and them -- Plasmodium falciparum --

on the canvas you needed

to taste behind.

It's risky business needing

and then getting

and being too too

to know what to do --

too full and carrying

too many to fly.

It's risky business being

the silent messenger

of bad news when you don't know the bad news

is consuming you, too.

It's not risky business

being the blind black barrel

of pistol or proboscis,

but it is damn risky business being

the pointer or the pointed at.

It's risky business being

born without asking

for a beating heart.

Having and then needing to need

to want until next

or else

and sometimes still or else.

Risky when you're expected to deliver

babies and have no gods to guide

their walk on water

because you did it

long before they or him or her or it

never did.

Risky when you're born

on water and capricious cloudscapes

shape whether sun lets leaves

bleed their liquid shadow blankets

into marshes or mangrove swamps

or hoof prints or rice fields or kingdoms

of ditches.

It's risky business naming and being named

while skewered and viewed

under the skewed microscopic lens

of anthropocentrism

an (not) opheles (profit)

a goddess name, Anopheles,

that translates to mean useless

and sounds beautiful at first

then awful when its insides linger.

An(ophel)es, you are only 57% different, no,

you are 43% the same as me, no,

I am, no, we are 43% you, no, we all are

nearly, mostly.

It's risky business leaving

large clues --

a welt and then a dying child slobbering silver

under its mother's croon.

It's risky business being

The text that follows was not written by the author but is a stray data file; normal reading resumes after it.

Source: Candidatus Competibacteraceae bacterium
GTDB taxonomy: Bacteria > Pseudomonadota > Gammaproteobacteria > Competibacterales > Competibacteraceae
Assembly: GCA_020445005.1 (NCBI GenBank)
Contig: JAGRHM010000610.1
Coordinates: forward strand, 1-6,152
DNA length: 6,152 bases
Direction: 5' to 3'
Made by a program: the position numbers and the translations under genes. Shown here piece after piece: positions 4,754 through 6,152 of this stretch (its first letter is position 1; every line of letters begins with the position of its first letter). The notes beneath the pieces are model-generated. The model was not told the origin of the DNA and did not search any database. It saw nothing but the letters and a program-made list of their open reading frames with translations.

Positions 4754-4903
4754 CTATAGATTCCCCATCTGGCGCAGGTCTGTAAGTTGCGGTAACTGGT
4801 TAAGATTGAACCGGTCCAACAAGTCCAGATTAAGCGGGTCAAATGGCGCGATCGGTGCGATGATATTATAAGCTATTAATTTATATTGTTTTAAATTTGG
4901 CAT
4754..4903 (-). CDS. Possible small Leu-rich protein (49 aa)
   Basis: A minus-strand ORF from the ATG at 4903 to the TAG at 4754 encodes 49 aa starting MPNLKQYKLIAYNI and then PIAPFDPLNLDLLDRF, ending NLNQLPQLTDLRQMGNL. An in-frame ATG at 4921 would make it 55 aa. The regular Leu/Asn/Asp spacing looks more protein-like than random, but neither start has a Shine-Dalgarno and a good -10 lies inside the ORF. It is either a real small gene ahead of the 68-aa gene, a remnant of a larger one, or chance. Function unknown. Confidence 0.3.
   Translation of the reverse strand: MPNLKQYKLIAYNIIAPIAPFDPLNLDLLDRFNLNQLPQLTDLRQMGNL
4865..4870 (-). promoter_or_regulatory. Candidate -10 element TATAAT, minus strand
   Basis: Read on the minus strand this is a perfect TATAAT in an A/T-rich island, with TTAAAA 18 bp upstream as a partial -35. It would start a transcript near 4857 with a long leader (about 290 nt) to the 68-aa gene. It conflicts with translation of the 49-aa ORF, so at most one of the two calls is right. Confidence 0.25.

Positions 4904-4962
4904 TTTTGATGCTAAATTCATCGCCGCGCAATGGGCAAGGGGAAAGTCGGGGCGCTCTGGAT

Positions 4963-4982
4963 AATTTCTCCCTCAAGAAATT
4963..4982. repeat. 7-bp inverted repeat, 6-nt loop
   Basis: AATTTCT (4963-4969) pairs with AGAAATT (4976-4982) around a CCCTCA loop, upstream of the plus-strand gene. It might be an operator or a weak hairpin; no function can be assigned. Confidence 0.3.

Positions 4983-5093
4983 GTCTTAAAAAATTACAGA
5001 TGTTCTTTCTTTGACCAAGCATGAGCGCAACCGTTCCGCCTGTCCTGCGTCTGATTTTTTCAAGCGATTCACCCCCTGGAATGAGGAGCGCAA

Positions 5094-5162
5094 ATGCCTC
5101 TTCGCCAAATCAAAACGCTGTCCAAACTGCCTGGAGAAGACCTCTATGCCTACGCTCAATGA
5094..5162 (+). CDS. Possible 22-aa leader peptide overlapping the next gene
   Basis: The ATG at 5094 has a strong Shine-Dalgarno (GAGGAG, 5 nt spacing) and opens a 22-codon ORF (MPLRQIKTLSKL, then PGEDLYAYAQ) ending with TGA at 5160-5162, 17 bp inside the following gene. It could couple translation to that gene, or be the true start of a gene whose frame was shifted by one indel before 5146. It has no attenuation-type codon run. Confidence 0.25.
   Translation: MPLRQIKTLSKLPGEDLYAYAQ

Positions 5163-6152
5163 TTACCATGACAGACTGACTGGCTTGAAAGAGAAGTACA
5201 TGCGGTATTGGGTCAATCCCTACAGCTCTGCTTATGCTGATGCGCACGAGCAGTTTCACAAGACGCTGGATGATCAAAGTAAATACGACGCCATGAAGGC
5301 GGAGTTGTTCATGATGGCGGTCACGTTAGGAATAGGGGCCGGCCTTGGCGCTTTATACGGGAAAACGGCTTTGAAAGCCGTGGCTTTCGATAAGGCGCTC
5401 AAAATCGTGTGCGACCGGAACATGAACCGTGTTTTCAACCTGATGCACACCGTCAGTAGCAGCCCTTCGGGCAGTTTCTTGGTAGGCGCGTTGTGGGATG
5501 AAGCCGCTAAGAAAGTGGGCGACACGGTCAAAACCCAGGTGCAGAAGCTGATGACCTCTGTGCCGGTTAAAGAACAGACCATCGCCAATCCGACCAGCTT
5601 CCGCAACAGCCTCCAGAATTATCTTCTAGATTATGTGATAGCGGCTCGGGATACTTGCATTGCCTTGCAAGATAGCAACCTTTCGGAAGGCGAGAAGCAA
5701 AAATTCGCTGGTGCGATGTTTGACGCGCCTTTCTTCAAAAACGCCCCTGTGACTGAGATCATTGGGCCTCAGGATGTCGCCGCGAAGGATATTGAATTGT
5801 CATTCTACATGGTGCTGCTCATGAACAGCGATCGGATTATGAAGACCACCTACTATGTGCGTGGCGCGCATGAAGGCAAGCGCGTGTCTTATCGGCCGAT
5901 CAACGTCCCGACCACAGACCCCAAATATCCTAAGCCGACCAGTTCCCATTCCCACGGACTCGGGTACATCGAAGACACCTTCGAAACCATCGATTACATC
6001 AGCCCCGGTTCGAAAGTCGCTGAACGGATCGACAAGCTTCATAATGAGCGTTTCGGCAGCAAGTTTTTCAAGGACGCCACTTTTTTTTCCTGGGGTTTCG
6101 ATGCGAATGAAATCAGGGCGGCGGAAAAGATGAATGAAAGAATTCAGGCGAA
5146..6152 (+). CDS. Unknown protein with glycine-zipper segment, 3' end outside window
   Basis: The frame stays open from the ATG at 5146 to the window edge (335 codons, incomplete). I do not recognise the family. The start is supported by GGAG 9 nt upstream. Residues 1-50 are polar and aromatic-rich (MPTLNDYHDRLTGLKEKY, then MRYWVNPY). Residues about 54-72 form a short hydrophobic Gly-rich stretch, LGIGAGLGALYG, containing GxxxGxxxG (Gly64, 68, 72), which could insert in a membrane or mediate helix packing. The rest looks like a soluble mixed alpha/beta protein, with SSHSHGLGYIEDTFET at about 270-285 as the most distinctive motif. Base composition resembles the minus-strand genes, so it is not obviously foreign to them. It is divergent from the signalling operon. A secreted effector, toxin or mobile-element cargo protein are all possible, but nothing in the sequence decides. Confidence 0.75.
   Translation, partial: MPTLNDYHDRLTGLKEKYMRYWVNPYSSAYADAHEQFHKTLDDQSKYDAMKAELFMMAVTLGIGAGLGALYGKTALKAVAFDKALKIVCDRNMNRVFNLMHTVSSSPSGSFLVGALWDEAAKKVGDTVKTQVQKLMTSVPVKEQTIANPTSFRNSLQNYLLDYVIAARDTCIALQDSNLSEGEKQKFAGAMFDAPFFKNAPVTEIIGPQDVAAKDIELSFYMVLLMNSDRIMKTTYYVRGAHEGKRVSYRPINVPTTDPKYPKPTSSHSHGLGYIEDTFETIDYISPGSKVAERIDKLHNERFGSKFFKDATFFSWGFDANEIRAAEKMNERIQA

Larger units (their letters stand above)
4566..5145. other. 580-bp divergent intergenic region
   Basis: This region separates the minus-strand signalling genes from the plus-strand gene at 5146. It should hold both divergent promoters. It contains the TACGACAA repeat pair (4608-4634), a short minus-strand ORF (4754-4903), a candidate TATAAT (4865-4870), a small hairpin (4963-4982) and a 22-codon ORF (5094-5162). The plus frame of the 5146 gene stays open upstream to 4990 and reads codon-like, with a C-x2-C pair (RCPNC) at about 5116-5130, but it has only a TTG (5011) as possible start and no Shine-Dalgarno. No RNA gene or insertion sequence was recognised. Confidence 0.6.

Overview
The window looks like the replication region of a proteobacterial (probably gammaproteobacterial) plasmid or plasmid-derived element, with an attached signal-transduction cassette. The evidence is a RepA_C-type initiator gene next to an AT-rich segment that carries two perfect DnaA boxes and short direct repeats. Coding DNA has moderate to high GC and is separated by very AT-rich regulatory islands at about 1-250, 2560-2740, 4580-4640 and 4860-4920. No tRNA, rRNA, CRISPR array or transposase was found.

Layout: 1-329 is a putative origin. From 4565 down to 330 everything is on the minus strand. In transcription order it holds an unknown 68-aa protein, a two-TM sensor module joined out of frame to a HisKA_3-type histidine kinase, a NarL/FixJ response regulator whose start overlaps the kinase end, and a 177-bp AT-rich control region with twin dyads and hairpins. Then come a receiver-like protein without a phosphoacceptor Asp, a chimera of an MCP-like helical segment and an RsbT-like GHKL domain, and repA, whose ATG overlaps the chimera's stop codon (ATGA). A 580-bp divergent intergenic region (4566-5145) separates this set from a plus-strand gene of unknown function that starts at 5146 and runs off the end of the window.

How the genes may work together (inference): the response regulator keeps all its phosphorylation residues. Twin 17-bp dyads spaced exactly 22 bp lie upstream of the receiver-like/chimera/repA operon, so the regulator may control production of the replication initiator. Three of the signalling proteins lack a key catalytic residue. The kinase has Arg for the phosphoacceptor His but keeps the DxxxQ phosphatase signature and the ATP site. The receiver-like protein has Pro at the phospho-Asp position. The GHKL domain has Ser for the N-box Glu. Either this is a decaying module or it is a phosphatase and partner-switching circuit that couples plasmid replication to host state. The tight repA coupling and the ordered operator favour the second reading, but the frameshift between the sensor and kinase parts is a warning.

when you don't

because you have two weeks

or less to do doing.

Risky business killing,

but it depends on who, where, when --

self-sufficient Malawi village in 2014

vs. the legend of Dante & Lord Byron.

Mae Sot or Maine, Rourkela or Leeds.

It's risky business killing

killers that always only want

their kind

of tropical retreat.

It's risky business being

small

profoundly --

the speck of black

sesame or apostrophe

blending in the expanse

of rye or papyrus

and taken

onto allergic tongues.

It's risky business sharing

your body with strangers --

uninvited multiplicities hijacking

what you have

because to them you are what you have.

Risky when all know

your 1 mile per hour,

your under 25 feet high for miles,

your 450 wingbeats per second.

Risky business being you

when some want not to fly

weeks with your wings

but walk days atop them.

Is it riskier business being content

and peacefully going extinct

or not being

content and forever brinking

in the bulbous ends of raindrops

that cling but fatten?

Like raindrops and us, Anopheles,

when you fatten, you fall.

History favors the fallen.

To drip

a long life

of falling

before the fall

or to live

a short life

oblivious to it all?

Risky that we exchange

counters -- DNA mutations

that make some of us

sometimes

sort of

immune to each other's jabs

though hooks always slip through,

and we send each other stumbling,

always stumbling, always only stumbling.

Changing ourselves changes each other.

Each other is ourselves.

They tell us it's risky business doing

being,

but it is more risky being

doing.

Did you hear all that, Anopheles?

How about now?

We're asking. We're good at that.

Does all life listen

at the speed of its growing?

Are we listening too loudly

or too slowly to your silence?

"Human malaria is transmitted only by females of the genus Anopheles. Of the approximately 430 Anopheles species, only 30-40 transmit malaria" (Malaria, Mosquitoes, Centers for Disease Control and Prevention, 8 February 2010).

Excerpted from Malaria, Poems by Cameron Conaway. Copyright 2014 by Cameron Conaway. Excerpted by permission of Michigan State University Press. All rights reserved. No part of this excerpt may be reproduced or reprinted without permission in writing from the publisher.

http://www.npr.org/blogs/goatsandsoda/2014/11/06/360469321/if-you-think-youll-never-see-a-poem-about-malaria-youre-wrong?utm_medium=RSS&utm_campaign=malaria